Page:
Are you a colorful knitter? I’m always inspired by knitters, or any kind of crafter for that matter, who can combine colors to make beautiful handmade work. It’s tempting to knit everything in neutrals — especially winter accessories that you’ll wear with a lot of different colors. But there are so many gorgeous yarns out there that it seems a shame to keep them hidden from the world.
Take a look at these different ways to incorporate color into your knitting, then see if you change your mind next time you reach for that gray yarn!
Photo via Bluprint member Kristin Omdahl
Use variegated yarn
Not a fan of stranded color work or changing yarn? Variegated yarn is yarn that’s dyed with more than one color. It’s the perfect way to use color without all the fuss of joining yarn. Knitters often use variegated yarn for blankets. Bluprint instructor Kristin Omdahl designed and knitted the shawl seen above using one skein of Freia Ombre Lace yarn. Notice how those gorgeous colors blend into one another! Get the Marilyn on Sunset Knit Shawl pattern.
Photo via Bluprint member Ruby Submarine
Keep it in the family
Put your favorite color in the spotlight when you choose yarns from the same color family. Bluprint designer Ruby Submarine used three different shades of orange to achieve an ombré effect with this shawl. Her inspiration? A photo of a semitranslucent vampire squid!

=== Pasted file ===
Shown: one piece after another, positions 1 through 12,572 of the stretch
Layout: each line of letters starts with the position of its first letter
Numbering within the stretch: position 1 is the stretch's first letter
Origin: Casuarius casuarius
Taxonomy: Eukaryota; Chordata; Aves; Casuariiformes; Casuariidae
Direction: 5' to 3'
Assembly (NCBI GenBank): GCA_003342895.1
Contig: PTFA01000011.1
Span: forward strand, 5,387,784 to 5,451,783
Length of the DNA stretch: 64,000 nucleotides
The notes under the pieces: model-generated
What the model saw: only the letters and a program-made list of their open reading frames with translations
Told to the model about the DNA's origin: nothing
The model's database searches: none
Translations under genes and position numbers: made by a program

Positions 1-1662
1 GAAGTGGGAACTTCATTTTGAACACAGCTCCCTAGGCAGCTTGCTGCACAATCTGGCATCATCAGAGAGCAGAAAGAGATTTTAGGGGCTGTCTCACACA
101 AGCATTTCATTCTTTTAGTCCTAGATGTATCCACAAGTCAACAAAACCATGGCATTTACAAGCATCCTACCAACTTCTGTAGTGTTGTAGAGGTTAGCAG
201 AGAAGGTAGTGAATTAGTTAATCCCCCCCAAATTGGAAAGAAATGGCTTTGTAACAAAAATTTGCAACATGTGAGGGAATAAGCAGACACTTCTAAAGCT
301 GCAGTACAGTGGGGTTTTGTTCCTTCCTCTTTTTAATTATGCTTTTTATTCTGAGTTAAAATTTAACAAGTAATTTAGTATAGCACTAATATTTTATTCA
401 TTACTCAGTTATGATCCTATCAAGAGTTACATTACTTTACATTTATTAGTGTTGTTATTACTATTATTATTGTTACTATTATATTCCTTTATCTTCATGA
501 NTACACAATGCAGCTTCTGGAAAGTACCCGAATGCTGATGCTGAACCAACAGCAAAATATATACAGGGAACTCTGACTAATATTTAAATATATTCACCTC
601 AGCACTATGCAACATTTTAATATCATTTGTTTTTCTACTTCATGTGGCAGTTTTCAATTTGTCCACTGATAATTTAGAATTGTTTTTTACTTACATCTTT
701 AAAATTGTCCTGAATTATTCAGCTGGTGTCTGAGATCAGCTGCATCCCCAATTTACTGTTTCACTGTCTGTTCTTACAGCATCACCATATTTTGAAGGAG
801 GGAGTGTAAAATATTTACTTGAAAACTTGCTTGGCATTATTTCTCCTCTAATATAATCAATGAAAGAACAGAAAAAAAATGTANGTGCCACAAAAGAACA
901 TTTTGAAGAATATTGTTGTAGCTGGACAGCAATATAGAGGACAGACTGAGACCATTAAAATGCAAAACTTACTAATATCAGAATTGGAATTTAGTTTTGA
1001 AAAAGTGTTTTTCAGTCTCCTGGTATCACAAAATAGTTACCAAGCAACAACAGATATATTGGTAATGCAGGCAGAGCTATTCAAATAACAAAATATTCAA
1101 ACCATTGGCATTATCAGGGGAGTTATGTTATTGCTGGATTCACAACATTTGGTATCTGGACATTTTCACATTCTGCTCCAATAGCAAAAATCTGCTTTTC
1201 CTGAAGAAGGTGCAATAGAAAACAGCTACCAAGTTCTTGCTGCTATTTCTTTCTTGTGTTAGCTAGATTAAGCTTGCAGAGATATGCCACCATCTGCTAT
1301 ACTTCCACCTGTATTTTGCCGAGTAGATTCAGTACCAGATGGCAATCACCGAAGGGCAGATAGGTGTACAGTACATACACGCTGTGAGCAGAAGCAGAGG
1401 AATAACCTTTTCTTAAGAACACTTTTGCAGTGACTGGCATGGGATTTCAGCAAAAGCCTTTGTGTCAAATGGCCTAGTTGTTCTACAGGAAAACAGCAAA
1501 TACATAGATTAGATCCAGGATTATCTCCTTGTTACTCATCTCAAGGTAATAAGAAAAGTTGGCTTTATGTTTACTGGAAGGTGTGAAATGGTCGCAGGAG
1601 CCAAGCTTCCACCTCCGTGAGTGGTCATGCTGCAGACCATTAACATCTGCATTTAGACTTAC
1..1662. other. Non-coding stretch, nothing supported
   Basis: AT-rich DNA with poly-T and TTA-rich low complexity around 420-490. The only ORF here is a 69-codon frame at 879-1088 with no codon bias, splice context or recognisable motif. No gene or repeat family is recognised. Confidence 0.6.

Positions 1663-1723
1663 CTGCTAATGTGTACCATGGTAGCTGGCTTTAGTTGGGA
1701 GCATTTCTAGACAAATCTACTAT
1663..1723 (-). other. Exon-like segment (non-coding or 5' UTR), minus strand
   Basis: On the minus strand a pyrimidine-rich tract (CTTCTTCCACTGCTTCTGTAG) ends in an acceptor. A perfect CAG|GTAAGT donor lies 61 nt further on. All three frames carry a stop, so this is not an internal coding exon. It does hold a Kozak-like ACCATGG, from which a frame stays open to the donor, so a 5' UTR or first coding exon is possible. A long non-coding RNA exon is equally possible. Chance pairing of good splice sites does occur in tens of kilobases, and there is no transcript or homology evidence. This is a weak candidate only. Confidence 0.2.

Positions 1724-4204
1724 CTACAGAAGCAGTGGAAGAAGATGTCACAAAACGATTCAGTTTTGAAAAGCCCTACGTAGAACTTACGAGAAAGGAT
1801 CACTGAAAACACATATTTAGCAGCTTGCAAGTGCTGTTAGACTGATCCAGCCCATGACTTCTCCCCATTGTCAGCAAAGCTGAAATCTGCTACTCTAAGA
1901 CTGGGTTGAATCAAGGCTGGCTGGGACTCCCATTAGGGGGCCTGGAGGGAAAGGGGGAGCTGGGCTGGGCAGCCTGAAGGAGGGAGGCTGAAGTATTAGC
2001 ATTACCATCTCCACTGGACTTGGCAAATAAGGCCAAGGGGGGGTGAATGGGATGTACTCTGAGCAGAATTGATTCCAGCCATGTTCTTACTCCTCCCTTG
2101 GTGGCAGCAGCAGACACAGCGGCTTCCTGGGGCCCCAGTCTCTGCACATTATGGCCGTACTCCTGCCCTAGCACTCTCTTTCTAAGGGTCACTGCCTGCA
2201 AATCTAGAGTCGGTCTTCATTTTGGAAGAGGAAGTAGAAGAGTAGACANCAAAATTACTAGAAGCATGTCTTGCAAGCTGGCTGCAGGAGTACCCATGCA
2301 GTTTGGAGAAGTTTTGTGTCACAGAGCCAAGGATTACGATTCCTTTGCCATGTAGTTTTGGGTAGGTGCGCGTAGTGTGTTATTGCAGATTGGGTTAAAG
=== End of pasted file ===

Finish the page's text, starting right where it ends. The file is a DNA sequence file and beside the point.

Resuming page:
The color family idea can work for any color. If you’re a fan of blue, for example, try knitting with teal, royal blue and indigo. Hold those skeins next to each other and use your best judgment! Get the Octo Shawl pattern.
Photo via Bluprint member Knitted Wonderland
Get cozy with intarsia
Intarsia is one of the simpler stranded color work techniques, using just two colors at a time. This Autumn Scarf pattern presents a little variation on stripes, where the neutral and the bright color collide for just a few rows each time there’s a color change, making the intarsia super easy.
Get the Autumn Scarf Pattern.
Photo via Bluprint member Midwest Yarn
Knitting stripes is a brilliant way to combine colors. Even if the pattern you’re working from is knit in one solid color, you can add your own stripes to mix things up a bit.
Neutrals aren’t totally off limits when working with color, and this baby cardigan makes that obvious! Add a little touch of white or gray to any color and see what happens. Get the Garter Stripes Cardigan Pattern.
Photo via Bluprint member Nonsuch Knits
Cross the border
Don’t want to commit to so many colors? Knit your piece up and then add a border in a complementary color. I love the blue and purple of this Tetbury Throw. You can add borders to anything, from sweater hems and sleeves to hat brims and bag handles. Even one little row of knitting can bring a much-needed pop of color. Get the Tetbury Throw pattern.
Need step-by-step help with your color work? Take The Fair Isle Vest Bluprint class with Mary Jane Mucklestone. You’ll learn to read color charts, shape your stranded color work, and more!
If you’re feeling uninspired by color these days, read up on using color wheels to help choose color schemes in your crafts.